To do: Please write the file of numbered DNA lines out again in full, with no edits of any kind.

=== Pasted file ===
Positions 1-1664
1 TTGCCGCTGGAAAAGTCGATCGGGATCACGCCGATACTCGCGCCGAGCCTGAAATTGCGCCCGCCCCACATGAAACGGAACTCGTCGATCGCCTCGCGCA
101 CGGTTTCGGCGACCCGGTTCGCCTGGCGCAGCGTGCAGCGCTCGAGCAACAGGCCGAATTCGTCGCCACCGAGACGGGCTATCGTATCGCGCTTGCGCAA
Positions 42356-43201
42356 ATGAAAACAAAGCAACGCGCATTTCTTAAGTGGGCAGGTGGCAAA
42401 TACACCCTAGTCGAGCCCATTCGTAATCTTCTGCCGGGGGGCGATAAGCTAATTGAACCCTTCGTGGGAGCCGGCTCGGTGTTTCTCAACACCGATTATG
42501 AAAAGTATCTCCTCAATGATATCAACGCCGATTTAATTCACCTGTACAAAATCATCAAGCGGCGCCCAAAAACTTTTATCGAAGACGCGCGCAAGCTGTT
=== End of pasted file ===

Positions 1-1664
1 TTGCCGCTGGAAAAGTCGATCGGGATCACGCCGATACTCGCGCCGAGCCTGAAATTGCGCCCGCCCCACATGAAACGGAACTCGTCGATCGCCTCGCGCA
101 CGGTTTCGGCGACCCGGTTCGCCTGGCGCAGCGTGCAGCGCTCGAGCAACAGGCCGAATTCGTCGCCACCGAGACGGGCTATCGTATCGCGCTTGCGCAA
Positions 42356-43201
42356 ATGAAAACAAAGCAACGCGCATTTCTTAAGTGGGCAGGTGGCAAA
42401 TACACCCTAGTCGAGCCCATTCGTAATCTTCTGCCGGGGGGCGATAAGCTAATTGAACCCTTCGTGGGAGCCGGCTCGGTGTTTCTCAACACCGATTATG
42501 AAAAGTATCTCCTCAATGATATCAACGCCGATTTAATTCACCTGTACAAAATCATCAAGCGGCGCCCAAAAACTTTTATCGAAGACGCGCGCAAGCTGTT